The title of this brief essay is actually the title of chapter five of the book Conspiracies against the Qur’an by Abdul Wadud, in which the author details how and why the Muslim community has deviated from the Qur’an and, therefore, has suffered the consequent disgrace of its deviations.1 In this chapter his main thrust is to illustrate how the Muslim community has elevated the Hadith to the status of inspired literature and thereby made the Qur’an dependent upon it. He illustrates this with reference to Kitab al-Masahif (The Book of Codices, i.e. Quranic Codices) by Ibn Abi Dawud from which Ibn Abi Dawud cites Hadith describing the textual history of the Qur’an.2

What is Abdul Wadud’s contention about the status of the Qur’an, the Hadith and their interrelationship? He constantly notes that in the Qur’an Muslims have the pure and unadulterated Word of God "because Allah took its safe custody upon Himself" (p. 10). It was finalized at the time of Muhammad in book form and in the memories of thousands of people. Thus the Qur’an has come to Muslims in its original and unaltered form for the past fourteen centuries, and so it shall continue (p. 16). How different the status of other Scriptures (the Torah and the Injil) whose preservation God has not guaranteed, the author adds.3

On the other hand, Abdul Wadud continues, Muhammad was not interested in preserving the Hadith (p. 16). He left only one book the Qur’an—a fact to which the leading traditionist, Bukhari, attests (p. 16). Nor were the first four caliphs interested in the Hadith. The earliest collection available today is by Imam Malik (d. 179 A.H.); yet even the contents of this collection are subject to doubts. (p. 17)

The Ahadis literature, which is being considered as authentic as the Qur’an, was collected about 250 years after the death of the Rasool. These collections of Ahadis even contain material which goes against the teachings of the Qur’an, so much so that it even reflects badly upon Allah and His Rasool. (p. 17)

It is even said that the Qur’an is dependent on Ahadis and if there is a conflict, on a certain point, between the two, the Hadis shall be considered more reliable than the Qur’an. (p. 18)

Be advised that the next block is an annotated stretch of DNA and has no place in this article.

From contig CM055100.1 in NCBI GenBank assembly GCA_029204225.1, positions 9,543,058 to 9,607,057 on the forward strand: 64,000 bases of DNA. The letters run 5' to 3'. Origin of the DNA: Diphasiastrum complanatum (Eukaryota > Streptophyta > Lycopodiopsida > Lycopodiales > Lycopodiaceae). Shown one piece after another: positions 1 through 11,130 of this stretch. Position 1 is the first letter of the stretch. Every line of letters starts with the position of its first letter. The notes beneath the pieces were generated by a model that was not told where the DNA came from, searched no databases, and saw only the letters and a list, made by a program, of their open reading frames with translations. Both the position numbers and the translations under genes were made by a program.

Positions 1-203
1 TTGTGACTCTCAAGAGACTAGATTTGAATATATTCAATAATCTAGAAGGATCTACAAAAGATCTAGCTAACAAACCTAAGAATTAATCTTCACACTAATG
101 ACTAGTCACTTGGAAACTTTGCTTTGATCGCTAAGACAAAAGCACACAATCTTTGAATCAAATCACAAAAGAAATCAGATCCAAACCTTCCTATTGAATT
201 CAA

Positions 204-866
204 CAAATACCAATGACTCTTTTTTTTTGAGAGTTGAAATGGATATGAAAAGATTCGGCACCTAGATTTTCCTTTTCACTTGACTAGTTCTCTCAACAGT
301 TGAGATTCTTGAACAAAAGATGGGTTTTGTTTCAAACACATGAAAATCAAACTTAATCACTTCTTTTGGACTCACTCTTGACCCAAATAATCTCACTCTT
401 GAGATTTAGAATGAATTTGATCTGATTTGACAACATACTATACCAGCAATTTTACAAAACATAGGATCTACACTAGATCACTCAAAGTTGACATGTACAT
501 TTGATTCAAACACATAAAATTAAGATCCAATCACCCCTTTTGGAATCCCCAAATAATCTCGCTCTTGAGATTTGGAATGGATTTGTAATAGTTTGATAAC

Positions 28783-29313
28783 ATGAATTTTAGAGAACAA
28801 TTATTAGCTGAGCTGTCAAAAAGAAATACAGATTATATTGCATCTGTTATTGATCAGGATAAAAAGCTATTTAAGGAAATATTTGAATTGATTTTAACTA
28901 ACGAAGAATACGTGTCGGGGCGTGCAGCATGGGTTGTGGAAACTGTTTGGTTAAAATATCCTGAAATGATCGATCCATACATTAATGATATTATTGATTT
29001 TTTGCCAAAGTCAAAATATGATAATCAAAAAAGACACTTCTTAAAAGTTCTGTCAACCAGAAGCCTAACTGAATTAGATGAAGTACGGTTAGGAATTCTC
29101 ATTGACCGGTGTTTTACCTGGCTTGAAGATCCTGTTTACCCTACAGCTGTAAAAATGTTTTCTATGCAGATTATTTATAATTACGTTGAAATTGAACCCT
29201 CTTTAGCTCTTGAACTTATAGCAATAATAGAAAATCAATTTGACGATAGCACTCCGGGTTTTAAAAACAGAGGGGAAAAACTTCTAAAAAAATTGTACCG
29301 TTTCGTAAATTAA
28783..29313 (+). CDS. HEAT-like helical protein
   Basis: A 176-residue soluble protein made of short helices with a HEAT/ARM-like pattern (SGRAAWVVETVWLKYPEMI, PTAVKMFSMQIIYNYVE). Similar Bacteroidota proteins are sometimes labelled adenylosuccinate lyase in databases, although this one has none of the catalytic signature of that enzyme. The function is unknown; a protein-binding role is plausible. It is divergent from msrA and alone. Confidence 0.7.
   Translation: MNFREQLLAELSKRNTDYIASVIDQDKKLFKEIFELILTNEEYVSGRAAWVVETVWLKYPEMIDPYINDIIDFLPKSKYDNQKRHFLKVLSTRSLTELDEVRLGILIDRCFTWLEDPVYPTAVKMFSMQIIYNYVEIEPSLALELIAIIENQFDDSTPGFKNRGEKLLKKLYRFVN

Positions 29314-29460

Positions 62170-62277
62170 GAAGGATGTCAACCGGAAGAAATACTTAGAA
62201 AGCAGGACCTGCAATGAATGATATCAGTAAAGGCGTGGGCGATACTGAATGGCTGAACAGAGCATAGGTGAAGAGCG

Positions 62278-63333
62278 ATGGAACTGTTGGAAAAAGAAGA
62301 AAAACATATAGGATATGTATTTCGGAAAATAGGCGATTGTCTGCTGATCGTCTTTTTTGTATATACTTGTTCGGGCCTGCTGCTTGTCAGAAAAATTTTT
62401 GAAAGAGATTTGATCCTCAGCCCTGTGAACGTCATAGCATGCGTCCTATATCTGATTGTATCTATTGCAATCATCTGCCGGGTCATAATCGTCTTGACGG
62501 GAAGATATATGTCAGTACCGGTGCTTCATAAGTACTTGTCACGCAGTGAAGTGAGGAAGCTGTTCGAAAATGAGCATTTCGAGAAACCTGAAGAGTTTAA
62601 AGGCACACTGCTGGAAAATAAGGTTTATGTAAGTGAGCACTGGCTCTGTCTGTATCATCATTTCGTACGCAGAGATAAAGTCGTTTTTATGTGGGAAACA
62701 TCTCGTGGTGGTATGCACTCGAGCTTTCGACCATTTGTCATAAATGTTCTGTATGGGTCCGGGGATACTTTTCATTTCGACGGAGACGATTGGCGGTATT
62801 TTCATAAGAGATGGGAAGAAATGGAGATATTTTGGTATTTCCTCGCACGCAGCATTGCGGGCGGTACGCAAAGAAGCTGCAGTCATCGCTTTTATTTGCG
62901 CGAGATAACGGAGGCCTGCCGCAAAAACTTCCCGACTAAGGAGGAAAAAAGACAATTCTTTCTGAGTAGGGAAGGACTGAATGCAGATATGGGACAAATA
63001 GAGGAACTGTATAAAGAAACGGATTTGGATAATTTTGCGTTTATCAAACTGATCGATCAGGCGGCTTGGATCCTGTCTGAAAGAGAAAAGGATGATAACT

On the other hand there is no source available from which one could ascertain that the Ahadis which have been attributed to certain persons, were actually related to them. (p. 18)

The following, then, is a summary of the Hadith extracted by Abdul Wadud from Kitab al-Masahif with reference to the collection of the Qur’an and Abdul Wadud's comments on them:

1. Muhammad did not compile the Qur’an. Zaid ibn Thabit compiled it, as instructed by Abu Bakr. Three traditions are cited.

2. Abu Bakr assembled the Qur’an; then Zaid ibn Thabit read it. One tradition is cited, according to which the text went from Abu Bakr to Umar to Hafsa. From Hafsa it went to Uthman, who copied it and returned it to Hafsa. Eventually Marwan burned it.

3. Umar started the compilation of the Qur’an and Uthman completed it. One tradition is cited. This tradition also records that Khuzaima ibn Thabit noted that Uthman had missed two verses; these verses were eventually recovered.

4. During Uthman's caliphate there were different readings of the Qur’an. One tradition is cited. It noted that the readings of Abu Musa Ashari and Abdullah ibn Mas'ud differed.

5. Abdullah ibn Mas'ud disagreed with Zaid ibn Thabit's appointment as a scribe. Two traditions are cited, one of which noted that Uthman ordered the destruction of all other Quranic versions other than his own, an order which Abdullah ibn Mas'ud also opposed. Still another noted the different versions of the Quranic text used by Syrian and Iraqi Muslims fighting against each other and attempted to correct this. After Hafsa's death, her copy of the Qur’an was destroyed.